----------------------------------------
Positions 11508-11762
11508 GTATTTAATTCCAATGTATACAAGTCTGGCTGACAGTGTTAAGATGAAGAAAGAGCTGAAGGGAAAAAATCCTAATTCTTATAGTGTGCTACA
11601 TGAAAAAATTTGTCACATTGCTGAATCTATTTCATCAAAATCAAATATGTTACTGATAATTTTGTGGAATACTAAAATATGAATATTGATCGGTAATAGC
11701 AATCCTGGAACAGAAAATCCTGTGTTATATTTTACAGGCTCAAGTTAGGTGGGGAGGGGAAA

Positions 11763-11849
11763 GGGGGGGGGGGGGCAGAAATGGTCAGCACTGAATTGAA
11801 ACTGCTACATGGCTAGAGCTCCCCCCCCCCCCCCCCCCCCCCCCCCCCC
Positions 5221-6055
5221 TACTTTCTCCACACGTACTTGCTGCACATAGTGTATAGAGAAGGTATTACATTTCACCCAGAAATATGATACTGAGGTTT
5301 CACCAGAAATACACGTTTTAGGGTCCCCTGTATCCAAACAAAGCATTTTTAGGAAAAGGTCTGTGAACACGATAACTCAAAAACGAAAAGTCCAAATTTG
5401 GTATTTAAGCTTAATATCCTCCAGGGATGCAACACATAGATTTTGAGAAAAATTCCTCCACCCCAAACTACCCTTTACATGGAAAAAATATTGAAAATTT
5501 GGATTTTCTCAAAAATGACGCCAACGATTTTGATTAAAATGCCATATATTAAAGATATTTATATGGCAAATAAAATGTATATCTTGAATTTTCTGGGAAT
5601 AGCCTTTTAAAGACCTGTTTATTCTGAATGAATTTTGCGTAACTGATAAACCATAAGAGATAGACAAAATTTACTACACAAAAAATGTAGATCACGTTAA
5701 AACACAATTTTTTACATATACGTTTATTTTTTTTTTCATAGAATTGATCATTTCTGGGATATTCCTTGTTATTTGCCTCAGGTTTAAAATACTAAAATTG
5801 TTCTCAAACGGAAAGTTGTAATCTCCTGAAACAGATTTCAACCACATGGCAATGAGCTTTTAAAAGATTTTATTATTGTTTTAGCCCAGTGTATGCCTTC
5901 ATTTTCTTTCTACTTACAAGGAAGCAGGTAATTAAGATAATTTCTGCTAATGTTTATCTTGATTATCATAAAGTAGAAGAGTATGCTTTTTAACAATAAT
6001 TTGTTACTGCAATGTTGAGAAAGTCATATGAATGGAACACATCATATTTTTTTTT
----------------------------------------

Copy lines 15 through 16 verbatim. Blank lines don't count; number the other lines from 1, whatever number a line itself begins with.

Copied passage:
5801 TTCTCAAACGGAAAGTTGTAATCTCCTGAAACAGATTTCAACCACATGGCAATGAGCTTTTAAAAGATTTTATTATTGTTTTAGCCCAGTGTATGCCTTC
5901 ATTTTCTTTCTACTTACAAGGAAGCAGGTAATTAAGATAATTTCTGCTAATGTTTATCTTGATTATCATAAAGTAGAAGAGTATGCTTTTTAACAATAAT